Estimated reading time: 6 minutes
With spring underway, weeds will start to grow in earnest under your fruit trees.
This means the plants that grow under your fruit trees are likely to start looking out of control pretty soon.
We often refer to weeds as “understorey plants” and consider management of them as one of the key parts of fruit tree care.
If you look really hard at the photo below you’ll see that in amongst the riot of greenery, there are some almond trees. Hmmm, this is taking understorey to the next level – it’s almost become the overstorey!
But aren’t weeds under fruit trees (or anywhere) bad?
If you were to take your cue from garden supply shops, you would think that weeds are the devil. They’d like you to use one of the many chemicals (herbicides) they sell, to kill them.
If you have a look at the ingredients on these colourful bottles, you’ll find that many of them contain a chemical called glyphosate. In our opinion, this is much more devilish than the weeds. Read what we’ve previously written about this pervasive chemical here.
If you don’t fancy chemicals, you may have spent many hours of your life pulling up weeds.
This is at best a temporary solution and takes lots of time and energy. Maybe you’ve tried organic weedkillers instead – also probably with less than satisfying results.
The organic approach to weed control
We’d like to propose an alternative mindset…that weeds have their place in your garden.
One of the major ways that organic gardens and farms differ from those that use chemicals like herbicides is that we appreciate the many benefits that weeds can provide.
Unfortunately, in many gardens, it’s still routine to use herbicides to kill every weed in sight. This is a terrible pity, as it can do quite a bit of damage to the ecosystem (not to mention the now well-known risks to human health).
On farms, this is because monoculture systems that rely on artificial inputs like fertilisers see growing anything other than the target crop as a disadvantage.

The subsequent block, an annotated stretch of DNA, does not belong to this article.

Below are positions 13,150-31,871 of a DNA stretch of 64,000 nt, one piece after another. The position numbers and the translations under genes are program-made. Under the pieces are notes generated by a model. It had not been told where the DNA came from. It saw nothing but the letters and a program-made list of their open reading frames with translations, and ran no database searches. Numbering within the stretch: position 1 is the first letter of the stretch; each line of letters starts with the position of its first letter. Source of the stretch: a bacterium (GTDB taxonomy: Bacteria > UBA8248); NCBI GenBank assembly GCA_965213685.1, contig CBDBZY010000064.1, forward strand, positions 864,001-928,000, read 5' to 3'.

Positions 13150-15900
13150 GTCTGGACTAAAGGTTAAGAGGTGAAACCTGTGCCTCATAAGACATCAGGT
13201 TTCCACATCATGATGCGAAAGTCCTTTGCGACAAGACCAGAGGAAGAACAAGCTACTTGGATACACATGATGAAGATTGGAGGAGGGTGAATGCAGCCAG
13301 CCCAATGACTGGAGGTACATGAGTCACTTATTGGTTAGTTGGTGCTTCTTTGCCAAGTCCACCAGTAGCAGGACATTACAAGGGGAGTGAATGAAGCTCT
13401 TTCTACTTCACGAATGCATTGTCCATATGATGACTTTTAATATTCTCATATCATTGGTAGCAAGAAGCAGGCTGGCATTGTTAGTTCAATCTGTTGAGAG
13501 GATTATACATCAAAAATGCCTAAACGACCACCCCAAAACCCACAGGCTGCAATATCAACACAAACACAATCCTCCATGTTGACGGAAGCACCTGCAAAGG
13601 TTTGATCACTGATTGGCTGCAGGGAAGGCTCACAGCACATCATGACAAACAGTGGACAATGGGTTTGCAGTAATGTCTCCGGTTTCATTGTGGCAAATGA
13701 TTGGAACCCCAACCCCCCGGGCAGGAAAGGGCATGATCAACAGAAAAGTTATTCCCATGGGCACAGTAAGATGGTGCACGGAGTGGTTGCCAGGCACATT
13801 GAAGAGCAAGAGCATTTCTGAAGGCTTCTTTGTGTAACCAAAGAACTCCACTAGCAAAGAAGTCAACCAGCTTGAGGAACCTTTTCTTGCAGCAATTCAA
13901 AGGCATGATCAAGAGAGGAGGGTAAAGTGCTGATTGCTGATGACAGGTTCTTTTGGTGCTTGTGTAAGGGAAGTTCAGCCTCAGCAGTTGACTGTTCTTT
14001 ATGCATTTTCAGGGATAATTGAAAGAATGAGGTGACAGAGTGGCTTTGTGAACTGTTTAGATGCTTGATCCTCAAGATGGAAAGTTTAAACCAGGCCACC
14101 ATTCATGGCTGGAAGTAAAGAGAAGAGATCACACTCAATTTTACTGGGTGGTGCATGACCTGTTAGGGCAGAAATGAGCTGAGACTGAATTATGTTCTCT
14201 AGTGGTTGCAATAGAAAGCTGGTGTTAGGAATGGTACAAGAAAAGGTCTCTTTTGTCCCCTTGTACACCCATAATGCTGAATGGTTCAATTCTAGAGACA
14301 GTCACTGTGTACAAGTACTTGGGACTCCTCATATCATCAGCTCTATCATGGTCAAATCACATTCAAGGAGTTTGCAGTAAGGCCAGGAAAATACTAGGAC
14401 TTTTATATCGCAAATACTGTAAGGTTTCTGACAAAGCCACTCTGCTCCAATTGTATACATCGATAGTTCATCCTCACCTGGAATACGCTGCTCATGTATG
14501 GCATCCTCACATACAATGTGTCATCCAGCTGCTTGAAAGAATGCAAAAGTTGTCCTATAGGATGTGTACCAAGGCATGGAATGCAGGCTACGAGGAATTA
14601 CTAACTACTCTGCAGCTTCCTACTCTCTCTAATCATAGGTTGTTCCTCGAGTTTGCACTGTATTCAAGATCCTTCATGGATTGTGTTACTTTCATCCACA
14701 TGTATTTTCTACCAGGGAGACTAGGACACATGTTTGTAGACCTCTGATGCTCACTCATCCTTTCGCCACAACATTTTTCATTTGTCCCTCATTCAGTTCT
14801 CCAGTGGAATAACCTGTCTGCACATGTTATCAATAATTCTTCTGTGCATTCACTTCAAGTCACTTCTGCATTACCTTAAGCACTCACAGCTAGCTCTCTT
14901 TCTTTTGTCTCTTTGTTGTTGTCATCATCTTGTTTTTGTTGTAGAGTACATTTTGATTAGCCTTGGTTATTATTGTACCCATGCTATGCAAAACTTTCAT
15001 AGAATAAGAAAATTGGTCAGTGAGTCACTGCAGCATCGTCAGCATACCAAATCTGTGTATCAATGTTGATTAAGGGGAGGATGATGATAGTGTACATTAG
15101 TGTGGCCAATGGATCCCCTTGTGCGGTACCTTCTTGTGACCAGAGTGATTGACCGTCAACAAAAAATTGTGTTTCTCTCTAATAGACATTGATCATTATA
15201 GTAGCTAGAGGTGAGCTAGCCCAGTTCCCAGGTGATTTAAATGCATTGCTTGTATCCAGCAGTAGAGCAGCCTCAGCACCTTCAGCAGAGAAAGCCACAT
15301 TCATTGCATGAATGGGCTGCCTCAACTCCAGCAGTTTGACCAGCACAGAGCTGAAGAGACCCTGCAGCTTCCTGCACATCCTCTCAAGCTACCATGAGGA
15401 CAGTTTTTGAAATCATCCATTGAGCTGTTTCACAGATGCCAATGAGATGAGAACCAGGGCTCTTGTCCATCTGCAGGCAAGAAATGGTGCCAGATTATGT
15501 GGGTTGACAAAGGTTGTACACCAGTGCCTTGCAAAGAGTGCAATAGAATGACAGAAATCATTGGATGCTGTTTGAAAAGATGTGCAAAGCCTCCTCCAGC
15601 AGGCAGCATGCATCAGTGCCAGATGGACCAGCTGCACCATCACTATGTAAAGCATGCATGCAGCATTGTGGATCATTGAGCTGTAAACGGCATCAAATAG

In gardens, it’s often simply a case of misinformation or the desire for a “tidy” garden.
Why we never recommend herbicides
We reckon killing weeds completely misses the point of creating a complex and diverse habitat.
It also ignores the many environmental benefits of weeds. The primary one is the fact that their roots talk to each other and even swap genetic material, as explained by Dr. Christine Jones in this fascinating masterclass.
In addition to that, they shade the ground. They provide crucial habitat and food for the soil microbes that are so important for fertility for our trees. They also take carbon out of the air and pump it into the soil.
If you have animals at your place, weeds can also be a wonderful source of feed. In exchange, the animals will fertilise your soil, eat pests, and possibly even provide you with other benefits like eggs or meat (if you’re not vegetarian).
The downside to weeds
However, there can be a downside to having weeds under your fruit trees.
They may provide habitat for insect pests. They make handy ‘ladders’ into the trees for crawling insects like earwigs and garden weevils. They can make it harder to work around your tree. And if you’re unfortunate enough to possess the “neat gene” they provide a constant source of friction.
Like most things in gardening and farming, deciding how to manage your weeds and understorey plants is a matter of weighing up the pros and cons.
We reckon in most circumstances the pros of weeds by far outweigh the cons. To get the maximum benefit from them we recommend keeping them short and not letting them go to seed.
This keeps the plant active in terms of pumping carbon into the soil. They use less water, and it provides a much nicer environment to work around the trees if the weeds are short.
Since being exposed to the revolutionary ideas of Dr. Jones, we’re moving much more towards establishing permanent garden beds of flowers, herbs and vegetables under our trees to out-compete the “weeds”. We’re also working closely with our Grow Great Fruit members to do the same.